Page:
Let’s see what Dr. Mayer Hillman — eminent architect, town planner and Senior Fellow Emeritus since 1992 at the Policy Studies Institute, University of Westminster where he worked for at least thirty years — had to offer in an interview that appeared in The Guardian last week. By Patrick Barkham Full text with illustrations at https://bit.ly/2FjpEbI
W’re doomed,” says Mayer Hillman with such a beaming smile that it takes a moment for the words to sink in. “The outcome is death, and it’s the end of most life on the planet because we’re so dependent on the burning of fossil fuels. There are no means of reversing the process which is melting the polar ice caps. And very few appear to be prepared to say so.”
Hillman, an 86-year-old social scientist and senior fellow emeritus of the Policy Studies Institute, does say so. His bleak forecast of the consequence of runaway climate change, he says without fanfare, is his “last will and testament”. His last intervention in public life. “I’m not going to write anymore because there’s nothing more that can be said,” he says when I first hear him speak to a stunned audience at the University of East Anglia late last year.
One day, a long time ago and in a faraway place, or so the legend goes, there was a huge forest fire that was raging the entire countryside. All the animals were terrified, running around in circles, screaming, crying and helplessly watching the impending disaster.
But there in the middle of the flames, and above the cowering animals, was a tiny hummingbird busy flying from a small pond to the fire, each time fetching a few drops with its beak to throw on the flames. And then again/ And then again. And yet again.
After a while, an old grouchy armadillo, annoyed by this ridiculous useless agitation on the part of the hummingbird, cried out: “Tiny bird! Don’t be a fool. It is not with those minuscule drops of water one after the other that you are going to put out the fire and save us all! ”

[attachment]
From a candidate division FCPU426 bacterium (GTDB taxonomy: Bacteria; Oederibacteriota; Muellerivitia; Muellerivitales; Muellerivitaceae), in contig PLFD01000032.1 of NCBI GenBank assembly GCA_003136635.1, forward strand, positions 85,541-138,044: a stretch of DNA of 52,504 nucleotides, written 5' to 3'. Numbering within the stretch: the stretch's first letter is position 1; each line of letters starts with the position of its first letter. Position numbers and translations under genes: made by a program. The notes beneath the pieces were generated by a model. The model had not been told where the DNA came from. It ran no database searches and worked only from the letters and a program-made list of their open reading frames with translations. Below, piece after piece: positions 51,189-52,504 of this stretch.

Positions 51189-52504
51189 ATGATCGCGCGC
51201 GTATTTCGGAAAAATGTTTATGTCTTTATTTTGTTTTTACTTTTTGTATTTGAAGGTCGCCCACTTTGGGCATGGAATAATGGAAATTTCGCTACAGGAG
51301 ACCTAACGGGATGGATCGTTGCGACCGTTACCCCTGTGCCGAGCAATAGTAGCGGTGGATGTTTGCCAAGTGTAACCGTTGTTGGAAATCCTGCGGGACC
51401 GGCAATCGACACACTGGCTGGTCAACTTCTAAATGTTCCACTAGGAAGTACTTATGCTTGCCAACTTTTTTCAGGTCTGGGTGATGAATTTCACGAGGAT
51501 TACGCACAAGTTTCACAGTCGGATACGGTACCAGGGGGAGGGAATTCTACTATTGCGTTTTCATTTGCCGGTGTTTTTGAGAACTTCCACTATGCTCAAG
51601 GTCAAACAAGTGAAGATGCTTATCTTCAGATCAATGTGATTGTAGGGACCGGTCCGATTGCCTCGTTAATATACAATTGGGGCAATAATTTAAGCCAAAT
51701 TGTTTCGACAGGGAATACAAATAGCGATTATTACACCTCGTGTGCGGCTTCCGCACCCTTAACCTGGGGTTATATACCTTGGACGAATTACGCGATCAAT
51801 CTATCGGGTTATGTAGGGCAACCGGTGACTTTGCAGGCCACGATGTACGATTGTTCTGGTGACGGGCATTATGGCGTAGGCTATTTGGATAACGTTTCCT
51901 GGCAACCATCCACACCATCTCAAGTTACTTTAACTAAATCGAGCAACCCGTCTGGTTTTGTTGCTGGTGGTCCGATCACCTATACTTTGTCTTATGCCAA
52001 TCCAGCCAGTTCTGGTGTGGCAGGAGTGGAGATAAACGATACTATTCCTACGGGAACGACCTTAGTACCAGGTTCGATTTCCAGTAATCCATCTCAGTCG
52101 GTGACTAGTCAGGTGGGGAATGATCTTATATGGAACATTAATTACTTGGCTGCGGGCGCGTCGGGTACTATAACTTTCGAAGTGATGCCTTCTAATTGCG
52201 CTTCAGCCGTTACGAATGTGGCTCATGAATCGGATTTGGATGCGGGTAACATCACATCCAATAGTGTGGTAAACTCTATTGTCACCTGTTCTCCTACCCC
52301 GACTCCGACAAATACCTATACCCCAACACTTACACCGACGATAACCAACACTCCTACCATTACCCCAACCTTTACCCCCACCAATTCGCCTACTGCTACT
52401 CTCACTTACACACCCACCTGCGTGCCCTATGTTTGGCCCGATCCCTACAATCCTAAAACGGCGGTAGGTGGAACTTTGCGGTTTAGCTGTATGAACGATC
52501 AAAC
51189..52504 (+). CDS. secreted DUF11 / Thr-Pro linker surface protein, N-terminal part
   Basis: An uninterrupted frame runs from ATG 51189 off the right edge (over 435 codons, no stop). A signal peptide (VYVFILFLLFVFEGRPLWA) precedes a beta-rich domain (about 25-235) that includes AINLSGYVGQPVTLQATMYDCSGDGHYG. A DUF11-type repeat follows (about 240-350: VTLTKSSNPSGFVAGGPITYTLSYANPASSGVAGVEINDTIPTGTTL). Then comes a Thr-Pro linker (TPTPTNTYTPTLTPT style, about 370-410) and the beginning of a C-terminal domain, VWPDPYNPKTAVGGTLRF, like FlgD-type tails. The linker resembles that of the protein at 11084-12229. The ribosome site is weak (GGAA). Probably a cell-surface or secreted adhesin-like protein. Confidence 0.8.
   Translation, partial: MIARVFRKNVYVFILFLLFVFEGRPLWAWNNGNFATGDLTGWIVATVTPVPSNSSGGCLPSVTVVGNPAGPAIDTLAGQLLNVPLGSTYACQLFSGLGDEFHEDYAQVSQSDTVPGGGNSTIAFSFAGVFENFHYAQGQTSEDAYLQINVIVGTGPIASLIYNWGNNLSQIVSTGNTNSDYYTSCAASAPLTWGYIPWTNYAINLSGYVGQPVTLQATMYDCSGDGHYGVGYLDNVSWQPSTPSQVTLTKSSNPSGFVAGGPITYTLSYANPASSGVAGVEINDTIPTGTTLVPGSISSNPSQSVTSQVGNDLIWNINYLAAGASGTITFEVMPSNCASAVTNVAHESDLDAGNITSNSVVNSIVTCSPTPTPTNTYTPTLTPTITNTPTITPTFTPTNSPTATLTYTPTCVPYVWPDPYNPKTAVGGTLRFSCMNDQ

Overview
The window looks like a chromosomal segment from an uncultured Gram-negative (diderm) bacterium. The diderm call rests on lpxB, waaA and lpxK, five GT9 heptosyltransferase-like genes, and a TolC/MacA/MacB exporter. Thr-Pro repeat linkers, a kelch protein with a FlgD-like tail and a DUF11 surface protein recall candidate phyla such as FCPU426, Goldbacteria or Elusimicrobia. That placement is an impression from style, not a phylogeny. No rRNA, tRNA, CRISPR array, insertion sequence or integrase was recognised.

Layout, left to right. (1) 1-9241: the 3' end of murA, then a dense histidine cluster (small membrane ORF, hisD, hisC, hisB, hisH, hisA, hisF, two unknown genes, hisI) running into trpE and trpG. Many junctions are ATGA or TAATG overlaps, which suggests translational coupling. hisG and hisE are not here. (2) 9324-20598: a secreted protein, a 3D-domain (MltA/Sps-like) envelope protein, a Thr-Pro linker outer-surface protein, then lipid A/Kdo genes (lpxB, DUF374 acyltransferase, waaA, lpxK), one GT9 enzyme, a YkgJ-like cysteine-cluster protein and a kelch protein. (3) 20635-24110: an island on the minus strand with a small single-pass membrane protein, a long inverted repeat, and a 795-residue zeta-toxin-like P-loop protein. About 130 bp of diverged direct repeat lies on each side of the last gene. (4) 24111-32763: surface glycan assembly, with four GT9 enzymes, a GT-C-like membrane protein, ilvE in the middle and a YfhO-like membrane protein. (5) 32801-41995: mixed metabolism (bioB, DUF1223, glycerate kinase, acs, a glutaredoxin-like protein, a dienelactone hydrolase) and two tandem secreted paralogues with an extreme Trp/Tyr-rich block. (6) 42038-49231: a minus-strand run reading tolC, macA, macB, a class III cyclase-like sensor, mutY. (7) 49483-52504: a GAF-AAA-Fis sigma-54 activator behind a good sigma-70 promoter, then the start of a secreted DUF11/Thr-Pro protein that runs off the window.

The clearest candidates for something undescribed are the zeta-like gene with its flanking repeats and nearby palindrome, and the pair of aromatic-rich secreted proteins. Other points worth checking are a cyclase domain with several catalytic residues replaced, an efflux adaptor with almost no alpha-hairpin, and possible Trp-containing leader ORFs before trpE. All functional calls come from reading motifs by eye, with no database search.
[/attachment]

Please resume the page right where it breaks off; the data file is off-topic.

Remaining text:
To which the hummingbird replied, “Could be, but I’m going to do my bit”.
In a conversation about one of the critical issues and decision points being set out in my forthcoming collaborative book, “BETTER CHOICES: Bringing Sustainable Transport to Your City” — namely the fundamental structural importance of the climate/transport link — I was told yesterday by a well-placed person in Malaysia that no one in Penang or indeed Malaysia (or for that matter pretty much anywhere else on our gasping planet) takes climate change seriously. At least sufficiently seriously to even consider changing their daily transport choices (which it just happens is what my book is all about.).
Events: Getting ready for Taiwan 2017 Collaborative Mission
This year’s program combines site visits, brainstorming sessions, conferences, presentations and vigorous questioning, looking, listening and co-learning with my esteemed long time Taiwanese friends and colleagues.from 22 September to 4 October. Among the main events and presentations:
SLOW CITY PENANG – AN INVITATION
From the New Mobility Fine Arts Collection, Summer 2017. From 1 July – 1 September
An online exhibit of shared photos, drawings, renderings, street art, child scribblings, videos, poems, proposed projects events . . . .illustrating these two very different sides of life in Penang: fast and slow. the good, the bad and the at times very ugly.
– See https://www.facebook.com/NewMobilityArts/ for details
Everything you always wanted to know about global warming. But were afraid to ask.